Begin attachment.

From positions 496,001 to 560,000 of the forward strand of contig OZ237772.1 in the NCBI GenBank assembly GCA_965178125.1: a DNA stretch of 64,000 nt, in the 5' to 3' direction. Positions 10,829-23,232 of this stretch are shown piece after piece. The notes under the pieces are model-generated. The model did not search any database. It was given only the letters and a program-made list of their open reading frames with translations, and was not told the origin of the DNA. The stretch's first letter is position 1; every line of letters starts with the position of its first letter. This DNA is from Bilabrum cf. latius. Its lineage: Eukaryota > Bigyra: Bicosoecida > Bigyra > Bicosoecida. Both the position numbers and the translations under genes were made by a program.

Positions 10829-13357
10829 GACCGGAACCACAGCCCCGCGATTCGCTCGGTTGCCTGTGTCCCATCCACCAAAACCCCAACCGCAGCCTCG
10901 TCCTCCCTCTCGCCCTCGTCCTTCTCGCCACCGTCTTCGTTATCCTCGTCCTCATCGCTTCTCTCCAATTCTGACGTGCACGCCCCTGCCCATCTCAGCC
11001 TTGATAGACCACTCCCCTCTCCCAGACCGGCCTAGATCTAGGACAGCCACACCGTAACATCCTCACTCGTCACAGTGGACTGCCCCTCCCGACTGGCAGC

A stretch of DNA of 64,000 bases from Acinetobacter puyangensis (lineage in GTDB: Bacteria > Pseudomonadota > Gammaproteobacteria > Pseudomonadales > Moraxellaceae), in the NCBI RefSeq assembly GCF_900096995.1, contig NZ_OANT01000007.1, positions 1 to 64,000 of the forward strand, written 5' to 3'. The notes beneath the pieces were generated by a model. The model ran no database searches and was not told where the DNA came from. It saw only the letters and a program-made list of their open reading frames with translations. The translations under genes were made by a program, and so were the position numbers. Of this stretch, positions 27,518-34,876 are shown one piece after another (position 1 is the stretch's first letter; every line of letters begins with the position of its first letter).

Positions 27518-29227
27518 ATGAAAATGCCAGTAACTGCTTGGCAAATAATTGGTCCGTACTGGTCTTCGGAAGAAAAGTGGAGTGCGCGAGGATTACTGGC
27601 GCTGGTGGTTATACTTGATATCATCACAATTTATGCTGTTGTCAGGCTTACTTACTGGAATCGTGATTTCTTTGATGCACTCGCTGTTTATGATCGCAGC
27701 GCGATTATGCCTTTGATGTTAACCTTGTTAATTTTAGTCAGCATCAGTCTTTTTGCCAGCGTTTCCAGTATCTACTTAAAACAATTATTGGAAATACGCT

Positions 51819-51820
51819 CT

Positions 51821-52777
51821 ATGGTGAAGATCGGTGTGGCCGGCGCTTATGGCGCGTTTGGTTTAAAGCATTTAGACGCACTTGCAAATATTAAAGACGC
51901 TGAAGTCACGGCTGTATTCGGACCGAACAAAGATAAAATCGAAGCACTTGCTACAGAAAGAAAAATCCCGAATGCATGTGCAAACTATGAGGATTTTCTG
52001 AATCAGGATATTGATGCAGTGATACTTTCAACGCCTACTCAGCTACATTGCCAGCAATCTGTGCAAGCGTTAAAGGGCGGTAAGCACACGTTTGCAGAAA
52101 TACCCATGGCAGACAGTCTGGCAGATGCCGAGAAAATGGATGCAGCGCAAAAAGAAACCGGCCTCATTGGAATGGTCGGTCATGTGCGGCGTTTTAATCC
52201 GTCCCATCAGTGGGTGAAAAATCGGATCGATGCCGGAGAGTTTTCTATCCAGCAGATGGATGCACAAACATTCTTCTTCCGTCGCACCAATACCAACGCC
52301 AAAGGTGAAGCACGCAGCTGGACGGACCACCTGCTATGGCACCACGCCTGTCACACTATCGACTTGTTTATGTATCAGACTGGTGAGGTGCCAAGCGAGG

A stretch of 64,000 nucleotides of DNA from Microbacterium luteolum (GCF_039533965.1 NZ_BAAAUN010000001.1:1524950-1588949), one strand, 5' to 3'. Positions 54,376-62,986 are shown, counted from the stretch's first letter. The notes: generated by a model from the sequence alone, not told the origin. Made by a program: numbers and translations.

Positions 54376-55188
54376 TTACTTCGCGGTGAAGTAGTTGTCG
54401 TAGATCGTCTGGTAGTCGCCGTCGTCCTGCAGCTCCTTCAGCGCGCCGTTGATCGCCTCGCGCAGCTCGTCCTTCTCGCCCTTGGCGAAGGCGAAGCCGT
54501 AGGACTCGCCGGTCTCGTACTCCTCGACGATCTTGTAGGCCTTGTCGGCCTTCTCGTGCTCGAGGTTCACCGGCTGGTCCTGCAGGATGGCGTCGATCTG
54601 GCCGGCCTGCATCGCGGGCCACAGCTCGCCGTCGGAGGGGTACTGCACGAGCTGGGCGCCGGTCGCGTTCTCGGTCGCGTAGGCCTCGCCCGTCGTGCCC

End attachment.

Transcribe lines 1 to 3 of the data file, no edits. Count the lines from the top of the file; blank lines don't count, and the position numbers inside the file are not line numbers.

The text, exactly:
From positions 496,001 to 560,000 of the forward strand of contig OZ237772.1 in the NCBI GenBank assembly GCA_965178125.1: a DNA stretch of 64,000 nt, in the 5' to 3' direction. Positions 10,829-23,232 of this stretch are shown piece after piece. The notes under the pieces are model-generated. The model did not search any database. It was given only the letters and a program-made list of their open reading frames with translations, and was not told the origin of the DNA. The stretch's first letter is position 1; every line of letters starts with the position of its first letter. This DNA is from Bilabrum cf. latius. Its lineage: Eukaryota > Bigyra: Bicosoecida > Bigyra > Bicosoecida. Both the position numbers and the translations under genes were made by a program.

Positions 10829-13357
10829 GACCGGAACCACAGCCCCGCGATTCGCTCGGTTGCCTGTGTCCCATCCACCAAAACCCCAACCGCAGCCTCG